Zurich, Switzerland.

There was much speculation some months back about the provenance of the meeting of minority parties in Zurich. The usual suspects were thought to be behind the event, with the usual suspicions. My own view was that the move was to be welcomed, because unlike in the past the balance of power at such meetings could no longer be held by the Tigers. Given the strength of mind displayed in resisting them by a host of others in the past, even while their backs were to the wall, I felt that the outcome could only help in promoting a united Sri Lanka. The initiative seemed designed to promote discussion as a method of reform, rather than violence, and it seemed that the forum would get this message through to those who had been forced into acquiescence with terrorism and efforts to subvert democracy.

I still think this positive approach may not prove mistaken, but I must admit to some worry when I saw the name Peter Bowling amongst those who had facilitated exchanges. We have unfortunately been here before. He was one of the leading instigators just over a year ago of the petition sent to the UN Secretary General that accused the government of all sorts of crimes in its efforts to suppress the LTTE in Sri Lanka.

Sadly memories in Sri Lanka are short, and I suspect few will remember the Coffee Club of International NGO personnel (not, I trust, the NGOs themselves in terms of deliberate policy) who spent much time and aid money at gatherings designed to subvert government policy. Their chosen technique in August 2008 was to draft nasty allegations which were then to be presented to the UN through Sri Lankan NGOs. The moving spirits behind the initiative however were foreigners, with a principle role in the drafting being taken by Peter Bowling of what I think was called the International Working Group on Sri Lanka.

International Interventions

I have never met the man, and know nothing of the institution he represents, but I had been told by officials at our High Commission in London that Bowling was close to the Tigers. There was also some uncertainly about the sources of his funding. Others involved included Alan Keenan of Gareth Evans’ International Crisis Group, which had tried along with the infamous Mata Hari of the International Centre for Ethnic Studies to allege what they called a Responsibility to Protect situation in Sri Lanka. I was also surprised to find Yolanda Foster of Amnesty International playing a part, since I had always thought that a more respectable organization than most – though sadly I was to find later that their approaches too depended on the individuals involved, and characters of high principle like Amnesty Head Irene Khan and Peter Splinter of the Geneva Office do not always hold sway.

Guy Rhodes - Coordinator of the Solidar Consortium in Sri Lanka

Meanwhile in Colombo a dubious group of individuals seemed to be calling the shots, overwhelming the many decent individuals (such as the head of WUSC) who were simply trying to help. The most notorious of the characters out of what seemed le Carre central casting was the head of Solidar, which it transpired was the chosen agency of the European Union in its Julian Wilson days. But the petition, though it was indeed submitted, as Radhika Coomaraswamy confirmed when we met in Geneva, was not taken seriously by the UN. And so, as government stayed firm, and the full enormity of Tiger terrorism became clear, many of these shadowy characters faded away, from Sri Lanka and from clandestine interference.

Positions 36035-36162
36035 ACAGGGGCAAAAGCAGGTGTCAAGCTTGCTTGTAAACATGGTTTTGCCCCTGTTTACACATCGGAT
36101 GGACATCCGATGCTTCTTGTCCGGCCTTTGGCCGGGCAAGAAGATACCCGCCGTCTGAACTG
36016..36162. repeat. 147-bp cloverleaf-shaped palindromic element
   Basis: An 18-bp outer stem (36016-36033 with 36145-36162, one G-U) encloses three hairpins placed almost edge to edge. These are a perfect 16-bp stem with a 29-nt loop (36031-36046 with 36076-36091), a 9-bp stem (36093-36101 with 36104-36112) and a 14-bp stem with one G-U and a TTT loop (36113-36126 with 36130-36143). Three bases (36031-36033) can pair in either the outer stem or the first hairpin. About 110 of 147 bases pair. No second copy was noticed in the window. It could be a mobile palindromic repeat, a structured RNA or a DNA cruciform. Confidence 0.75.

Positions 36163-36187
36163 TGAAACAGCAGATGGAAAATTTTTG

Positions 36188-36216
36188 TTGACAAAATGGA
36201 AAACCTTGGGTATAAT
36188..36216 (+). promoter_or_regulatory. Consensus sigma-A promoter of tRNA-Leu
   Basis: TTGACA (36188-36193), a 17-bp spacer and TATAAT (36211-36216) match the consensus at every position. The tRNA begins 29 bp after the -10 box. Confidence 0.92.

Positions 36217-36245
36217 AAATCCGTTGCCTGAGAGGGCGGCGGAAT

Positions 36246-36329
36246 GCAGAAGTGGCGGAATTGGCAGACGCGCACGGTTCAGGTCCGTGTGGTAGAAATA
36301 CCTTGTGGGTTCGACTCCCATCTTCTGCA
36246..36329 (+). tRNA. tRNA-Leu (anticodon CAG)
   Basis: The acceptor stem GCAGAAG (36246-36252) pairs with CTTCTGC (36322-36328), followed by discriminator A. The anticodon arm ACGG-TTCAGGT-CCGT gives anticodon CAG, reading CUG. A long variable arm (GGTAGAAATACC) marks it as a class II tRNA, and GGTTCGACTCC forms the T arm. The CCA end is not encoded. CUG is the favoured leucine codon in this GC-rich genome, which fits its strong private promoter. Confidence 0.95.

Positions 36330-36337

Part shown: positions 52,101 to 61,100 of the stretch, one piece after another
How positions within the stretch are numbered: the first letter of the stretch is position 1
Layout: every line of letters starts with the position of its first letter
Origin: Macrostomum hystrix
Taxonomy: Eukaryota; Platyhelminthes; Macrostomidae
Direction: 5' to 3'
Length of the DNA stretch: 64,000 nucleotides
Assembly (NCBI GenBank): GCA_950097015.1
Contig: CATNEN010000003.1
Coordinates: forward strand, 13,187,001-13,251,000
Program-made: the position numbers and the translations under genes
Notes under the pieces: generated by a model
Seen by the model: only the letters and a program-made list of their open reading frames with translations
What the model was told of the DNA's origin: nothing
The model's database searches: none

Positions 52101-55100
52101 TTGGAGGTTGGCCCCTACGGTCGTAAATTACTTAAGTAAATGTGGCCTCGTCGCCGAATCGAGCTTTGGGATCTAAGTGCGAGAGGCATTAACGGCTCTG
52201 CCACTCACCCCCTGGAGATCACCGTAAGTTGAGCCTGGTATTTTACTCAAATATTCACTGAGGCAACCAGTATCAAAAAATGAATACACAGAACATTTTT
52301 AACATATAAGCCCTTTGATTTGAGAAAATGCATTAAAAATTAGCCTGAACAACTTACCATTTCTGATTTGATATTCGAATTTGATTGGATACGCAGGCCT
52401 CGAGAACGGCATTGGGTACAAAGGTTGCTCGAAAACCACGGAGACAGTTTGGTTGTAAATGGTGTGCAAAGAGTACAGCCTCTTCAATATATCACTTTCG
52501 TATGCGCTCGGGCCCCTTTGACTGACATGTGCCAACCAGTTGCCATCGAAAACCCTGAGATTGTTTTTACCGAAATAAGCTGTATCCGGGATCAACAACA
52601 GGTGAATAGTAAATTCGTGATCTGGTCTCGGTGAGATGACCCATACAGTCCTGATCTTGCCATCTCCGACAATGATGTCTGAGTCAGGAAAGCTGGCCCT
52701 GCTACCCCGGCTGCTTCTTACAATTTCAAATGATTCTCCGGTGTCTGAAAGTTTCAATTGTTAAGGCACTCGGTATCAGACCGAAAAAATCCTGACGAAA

Sadly, though, the shadows seemed to spring to life again towards the end of last year, with carefully chosen barbs against the government and the many agencies, including UNHCR, that were trying to restore normalcy to the North, and indeed the country as a whole. Some seemed to think the Fonseka candidacy has undermined the government to the point at which the intrigues of the past could be revived (unless indeed, as is sometimes alleged, that candidacy was promoted by those who resented an assertion of national sovereignty that has cut deeply into their profits and their pleasures).

So we had sneaky interviews challenging the resettlement process, for instance by someone identified as the Country Head of Oxfam, we had allegations that the mining process was inadequate, and we had efforts to activate the Security Council through allegations about abuse of children during the struggle. None of these amounted to much, and government continued to work swiftly in terms of the plans it formulated six months ago. We made it clear that we would expedite resettlement when residential areas had been demined, when basic infrastructure had begun to be put in place and when we were satisfied as to security considerations. Now that we are moving, those genuinely concerned with the welfare of our citizens, as we are, have agreed that the process is heartening.

So, though the barking will continue as the caravan moves on, one would have thought that there was little reason to worry. However the presence of Peter Bowling in Zurich, brought there by those willing to spend vast amounts of money on what should have been a discussion to promote democratic debate in a united Sri Lanka, made me worry. I still believe that the majority of those who promoted the debate were positive in their approach. But the agendas of idealists are very easily hijacked by those with more sinister motives. I would like to think that Peter Bowling has reformed but, in the light too of the other developments noted, I think Sri Lanka needs to continue vigilant about the company he keeps and the possible impact of such interventions. Particularly now, when all Tamil parties have reason to work together with government to ensure permanent peace, we need to ensure that international influences, Sri Lankan or otherwise, do not disrupt things by bringing their own parochial agendas to bear.

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